And then we run various prevention programs. Over the years we’ve had a variety of prevention programs to get to the root causes of child abuse. And we do a lot of counseling, we do a lot of care for these children, and we make sure it’s a real therapeutic model, to help these kids move on and become successful.

Q: How has this background affected your legislative career?

HARRELL: Well, I’ve always been involved in Hibiscus Children’s Center, and then I was also involved with -- way, way back in the '70s, started out with -- helping people succeed, which originally was Pioneer Occupation Center, and then it became Tri-County Rehab Center, Tri-County Tech -- a variety of things dealing with people with disabilities. So I had a lot of background in that area as well.

When I first came to the Legislature, I was involved mostly in health care, and always DCF or whatever the agency was, was under a health care committee. So I kind of gravitated to those kinds of committees. Having a health care background myself, that was where my interest was, and my expertise was in health care. So my avocation really was on the children’s side, but my professional side has been health care. They tend to fall into the same arena, in health and human services. So I’ve sat on lots of committees over the many, many years, on the appropriations committees, on the health care committees, and the committees that also deal with children and families. So it was kind of a natural evolution.

Q: One of your major legislative initiatives this year is a continuum of services for victims of sex trafficking. One provision has been controversial -- the “secure safe house” to keep victims from returning to their pimps -- and that’s raised some constitutional issues.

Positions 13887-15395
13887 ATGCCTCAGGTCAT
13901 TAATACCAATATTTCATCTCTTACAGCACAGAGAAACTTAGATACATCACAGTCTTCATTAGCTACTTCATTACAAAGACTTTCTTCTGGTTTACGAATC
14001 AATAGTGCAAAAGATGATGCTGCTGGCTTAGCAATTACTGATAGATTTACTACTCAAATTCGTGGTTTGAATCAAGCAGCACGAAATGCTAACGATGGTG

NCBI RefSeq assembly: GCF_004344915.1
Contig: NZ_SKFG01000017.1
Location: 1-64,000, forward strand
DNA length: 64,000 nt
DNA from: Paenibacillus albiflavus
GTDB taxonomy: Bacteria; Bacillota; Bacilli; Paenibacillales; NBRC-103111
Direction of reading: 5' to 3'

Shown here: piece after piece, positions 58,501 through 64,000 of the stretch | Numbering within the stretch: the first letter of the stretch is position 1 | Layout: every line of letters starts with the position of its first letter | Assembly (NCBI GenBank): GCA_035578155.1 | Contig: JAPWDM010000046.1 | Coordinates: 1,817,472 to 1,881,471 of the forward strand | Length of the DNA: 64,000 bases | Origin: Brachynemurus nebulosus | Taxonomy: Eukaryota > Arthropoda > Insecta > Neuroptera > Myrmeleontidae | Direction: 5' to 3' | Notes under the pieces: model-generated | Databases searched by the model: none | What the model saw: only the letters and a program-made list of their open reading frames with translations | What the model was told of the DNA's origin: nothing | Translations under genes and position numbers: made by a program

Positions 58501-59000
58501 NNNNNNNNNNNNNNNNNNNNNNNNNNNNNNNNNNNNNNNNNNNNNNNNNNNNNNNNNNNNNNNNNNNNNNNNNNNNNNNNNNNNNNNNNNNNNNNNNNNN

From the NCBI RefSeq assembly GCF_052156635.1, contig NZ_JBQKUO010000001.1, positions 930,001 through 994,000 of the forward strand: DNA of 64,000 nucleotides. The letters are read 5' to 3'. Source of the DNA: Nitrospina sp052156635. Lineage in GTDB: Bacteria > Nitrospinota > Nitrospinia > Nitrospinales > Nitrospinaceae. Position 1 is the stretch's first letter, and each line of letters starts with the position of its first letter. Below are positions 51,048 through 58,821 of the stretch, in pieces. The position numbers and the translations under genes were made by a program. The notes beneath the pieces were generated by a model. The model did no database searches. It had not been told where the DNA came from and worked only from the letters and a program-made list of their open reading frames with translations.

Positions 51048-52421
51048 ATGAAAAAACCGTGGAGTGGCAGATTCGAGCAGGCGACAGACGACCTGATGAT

HARRELL: I think we’ve addressed them, but we want to make sure that we have a package that is going to pass and that will be signed into law and will start the process of really dealing with the human-trafficking issue and making sure we have a continuum of care that is going to meet the needs of this very special population.

The bill itself really addresses things across the spectrum. It starts out talking about task forces. We want to make sure every community has a task force out there to really identify girls who are involved in human trafficking. And that takes input from law enforcement, from the schools, from the child-neglect (and) child-abuse arena, DCF, and a variety of people who really have contact with kids, juvenile justice … and we want to make sure the task force really looks at it holistically across the local community to identify these girls and put together a variety of services.

We’re going to make sure, from the state perspective, that when we place a girl in shelter, when a girl becomes dependent and is placed in shelter, that they are in facilities and homes that really are prepared to deal with their multiple problems. So we’re putting in place a safe foster home model that will have certified foster homes that meet very specific criteria that are safe for the girls to be in, that have a public-records exemption as to their addresses, and that we also have the services there, the therapeutic services that these girls very much need. We’re also going to have certified safe homes across the state. We don’t know how many that will be yet, but we want to make sure the criteria are there, that these kids are safe, that there are security systems, that there are alarms, that there are lights and cameras and that we know who’s coming and going out of these facilities.